[twitter]If wine tasting is bullshit, it should follow that so is cognac tasting.
That said, there is something to be said about the romance and history surrounding food and wine. Listen to a farmer tell you how he cares for his pigs on the farm and it doesn’t matter that they end up in hotdogs, it’s a wonderful story and experience.I’m not trying to compare cognac to hot dogs here, but when a passionate storyteller is involved, a greater appreciation for the product is afforded whether it be wine, hot dogs, tshirts, or cognac.
Rémy Martin has taken over a space in Calgary for a number of weeks to offer what they call The Heart of Cognac Experience. Small groups are escorted through the history of the brand learning how cognac is made, blended, and turned in to a product that can cost upwards of $10 000 a bottle.
First you spend some time in the lounge sipping a cognac cocktail.
Then you enter the blending room. It looks like a lab with beaker tubes, a long white table, and blends of eaux-de-vie on the walls and in front of you. Here we learn about Pierrette Trichet, the Master Blender for Rémy Martin and how she can take upwards of 1200 different eaux-de-vie to blend the cognacs in the portfolio.
Here we are given a sample of VSOP to taste. We learn that ugni blanc is the grape cognac comes from and the distilleries are made strictly with copper. The wine is double distilled to create a clear eau-de-vie that is then barreled for four to 15 years. This VSOP is labelled Fine Champagne meaning it comes half from Petite Champagne and half from Grand Champagne within the Cognac region.
We are presented with bottles of eaux-de-vie that have been aged for 4, 8, and 15 years and are asked to recreate the glass in front of us.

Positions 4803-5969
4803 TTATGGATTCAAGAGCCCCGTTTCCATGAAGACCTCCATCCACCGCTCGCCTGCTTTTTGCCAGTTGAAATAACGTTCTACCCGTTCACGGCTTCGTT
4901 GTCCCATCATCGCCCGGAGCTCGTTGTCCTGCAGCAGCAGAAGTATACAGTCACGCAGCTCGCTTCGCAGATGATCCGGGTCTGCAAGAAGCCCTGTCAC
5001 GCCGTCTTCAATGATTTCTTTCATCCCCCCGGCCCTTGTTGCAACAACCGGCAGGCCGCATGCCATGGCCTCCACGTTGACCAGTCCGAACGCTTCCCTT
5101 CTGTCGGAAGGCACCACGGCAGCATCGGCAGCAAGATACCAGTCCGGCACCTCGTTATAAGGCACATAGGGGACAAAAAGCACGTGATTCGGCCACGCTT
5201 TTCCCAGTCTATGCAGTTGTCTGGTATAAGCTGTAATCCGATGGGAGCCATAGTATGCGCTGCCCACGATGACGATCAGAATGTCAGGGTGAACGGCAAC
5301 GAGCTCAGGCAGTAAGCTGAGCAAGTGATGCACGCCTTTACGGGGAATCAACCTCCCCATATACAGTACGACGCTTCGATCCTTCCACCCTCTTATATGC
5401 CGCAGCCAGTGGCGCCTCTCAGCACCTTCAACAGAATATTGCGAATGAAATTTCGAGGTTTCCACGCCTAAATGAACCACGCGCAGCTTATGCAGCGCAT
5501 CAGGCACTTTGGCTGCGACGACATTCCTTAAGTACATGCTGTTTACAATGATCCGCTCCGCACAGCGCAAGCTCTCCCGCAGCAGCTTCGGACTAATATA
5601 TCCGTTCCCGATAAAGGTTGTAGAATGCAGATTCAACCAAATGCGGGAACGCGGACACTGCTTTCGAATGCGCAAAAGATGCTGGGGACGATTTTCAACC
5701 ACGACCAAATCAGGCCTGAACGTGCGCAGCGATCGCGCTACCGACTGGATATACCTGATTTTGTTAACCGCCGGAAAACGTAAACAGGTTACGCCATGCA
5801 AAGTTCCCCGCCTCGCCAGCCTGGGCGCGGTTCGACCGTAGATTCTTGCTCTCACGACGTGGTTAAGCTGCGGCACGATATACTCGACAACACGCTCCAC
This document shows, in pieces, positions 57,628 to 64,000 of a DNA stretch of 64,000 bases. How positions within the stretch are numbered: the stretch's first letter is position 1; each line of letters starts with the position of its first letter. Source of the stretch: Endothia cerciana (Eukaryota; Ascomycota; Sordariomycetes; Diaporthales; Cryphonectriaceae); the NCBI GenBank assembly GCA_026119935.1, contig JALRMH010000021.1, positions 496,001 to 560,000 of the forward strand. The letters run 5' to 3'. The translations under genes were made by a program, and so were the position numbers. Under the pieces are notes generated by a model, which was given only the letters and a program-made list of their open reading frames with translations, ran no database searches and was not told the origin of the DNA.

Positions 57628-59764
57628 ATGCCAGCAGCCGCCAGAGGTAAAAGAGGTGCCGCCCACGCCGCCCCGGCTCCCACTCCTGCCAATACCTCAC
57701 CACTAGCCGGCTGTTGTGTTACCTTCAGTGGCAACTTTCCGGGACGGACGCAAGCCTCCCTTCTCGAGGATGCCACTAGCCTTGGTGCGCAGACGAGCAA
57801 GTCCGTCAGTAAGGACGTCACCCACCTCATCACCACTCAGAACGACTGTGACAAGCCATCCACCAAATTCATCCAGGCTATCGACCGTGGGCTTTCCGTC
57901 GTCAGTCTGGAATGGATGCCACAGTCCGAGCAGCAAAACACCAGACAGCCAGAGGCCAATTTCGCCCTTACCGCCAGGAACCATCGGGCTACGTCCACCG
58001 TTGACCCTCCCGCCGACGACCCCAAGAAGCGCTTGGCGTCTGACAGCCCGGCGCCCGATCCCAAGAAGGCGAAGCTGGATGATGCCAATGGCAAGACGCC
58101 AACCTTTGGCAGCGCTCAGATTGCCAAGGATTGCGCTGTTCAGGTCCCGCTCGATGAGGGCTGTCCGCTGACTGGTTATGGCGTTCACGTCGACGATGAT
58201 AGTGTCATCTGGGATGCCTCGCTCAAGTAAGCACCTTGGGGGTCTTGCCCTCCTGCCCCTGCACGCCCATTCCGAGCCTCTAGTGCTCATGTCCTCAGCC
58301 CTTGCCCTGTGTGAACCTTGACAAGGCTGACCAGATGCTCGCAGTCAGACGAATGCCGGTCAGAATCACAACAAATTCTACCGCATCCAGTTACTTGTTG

Note: chemistry is much more fun when you’re making alcohol. My partner and I didn’t quite the blend just right, but we were close.
Up next was a darkened room meant to look like the cellars in Cognac. If you were to line the barrels of Rémy Martin end to end, they would reach almost from Calgary to Edmonton (nearly 300km). That’s a lot of barrels that Pierrette Trichet has to choose from when blending her products. No wonder she spent 10 years apprenticing even after she was named the next Master Blender. Twice a year her nose and palette are tested to ensure the quality of the product the House produces.
In the barrel room we are given a sample of the Coeur de Cognac, my favorite of the blends before we dip into the barrel in front of us to try a sip of XO along with a bitter chocolate.
All along the way we are nosing, sipping, smelling, and trying to match the essence, aroma, and flavours with real world examples. This is the part of tasting that I fine to be silly. Perhaps it’s my naive palette, but it comes off like a bit of poetry interpretation. At one point I get a nose of pancakes and maple syrup. I don’t think that’s what Mme Trichet was going for.
The experience was wonderful. It is so great to hear the romance and history surrounding a brand that is centuries old. The Louis XIII cognac (which we did not sample) is blended with eau de vie that can be up to 100 years old. It’s a gift that is passed from generation to generation. The Master Blender who cellars the eau-de-vie will never sample the blend it will become.
That’s pretty special stuff.
I left the evening with a greater appreciation for cognac, and one that I’d like you to get out and experience as well, but AGLC rules specifically deny me the ability to tell you how to experience the Rémy Martin Heart of Cognac Experience yourself.